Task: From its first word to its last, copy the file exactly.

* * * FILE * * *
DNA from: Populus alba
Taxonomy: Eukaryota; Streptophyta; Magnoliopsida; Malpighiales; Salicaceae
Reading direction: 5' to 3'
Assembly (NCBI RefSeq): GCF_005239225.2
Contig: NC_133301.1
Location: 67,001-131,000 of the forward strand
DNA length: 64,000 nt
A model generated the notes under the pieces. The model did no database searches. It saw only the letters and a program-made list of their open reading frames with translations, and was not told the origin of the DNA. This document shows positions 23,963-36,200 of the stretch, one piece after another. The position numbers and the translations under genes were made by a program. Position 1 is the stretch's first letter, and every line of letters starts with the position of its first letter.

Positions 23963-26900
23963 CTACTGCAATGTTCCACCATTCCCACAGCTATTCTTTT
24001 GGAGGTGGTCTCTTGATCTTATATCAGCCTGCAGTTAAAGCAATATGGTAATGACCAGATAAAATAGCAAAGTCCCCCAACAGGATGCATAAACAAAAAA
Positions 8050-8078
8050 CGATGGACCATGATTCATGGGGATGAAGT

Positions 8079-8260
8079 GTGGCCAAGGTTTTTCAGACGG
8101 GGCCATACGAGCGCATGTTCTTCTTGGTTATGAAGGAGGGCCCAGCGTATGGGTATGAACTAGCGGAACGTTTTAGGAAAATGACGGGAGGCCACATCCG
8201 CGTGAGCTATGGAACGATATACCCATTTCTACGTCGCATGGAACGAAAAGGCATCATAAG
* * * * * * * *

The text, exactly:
DNA from: Populus alba
Taxonomy: Eukaryota; Streptophyta; Magnoliopsida; Malpighiales; Salicaceae
Reading direction: 5' to 3'
Assembly (NCBI RefSeq): GCF_005239225.2
Contig: NC_133301.1
Location: 67,001-131,000 of the forward strand
DNA length: 64,000 nt
A model generated the notes under the pieces. The model did no database searches. It saw only the letters and a program-made list of their open reading frames with translations, and was not told the origin of the DNA. This document shows positions 23,963-36,200 of the stretch, one piece after another. The position numbers and the translations under genes were made by a program. Position 1 is the stretch's first letter, and every line of letters starts with the position of its first letter.

Positions 23963-26900
23963 CTACTGCAATGTTCCACCATTCCCACAGCTATTCTTTT
24001 GGAGGTGGTCTCTTGATCTTATATCAGCCTGCAGTTAAAGCAATATGGTAATGACCAGATAAAATAGCAAAGTCCCCCAACAGGATGCATAAACAAAAAA
Positions 8050-8078
8050 CGATGGACCATGATTCATGGGGATGAAGT

Positions 8079-8260
8079 GTGGCCAAGGTTTTTCAGACGG
8101 GGCCATACGAGCGCATGTTCTTCTTGGTTATGAAGGAGGGCCCAGCGTATGGGTATGAACTAGCGGAACGTTTTAGGAAAATGACGGGAGGCCACATCCG
8201 CGTGAGCTATGGAACGATATACCCATTTCTACGTCGCATGGAACGAAAAGGCATCATAAG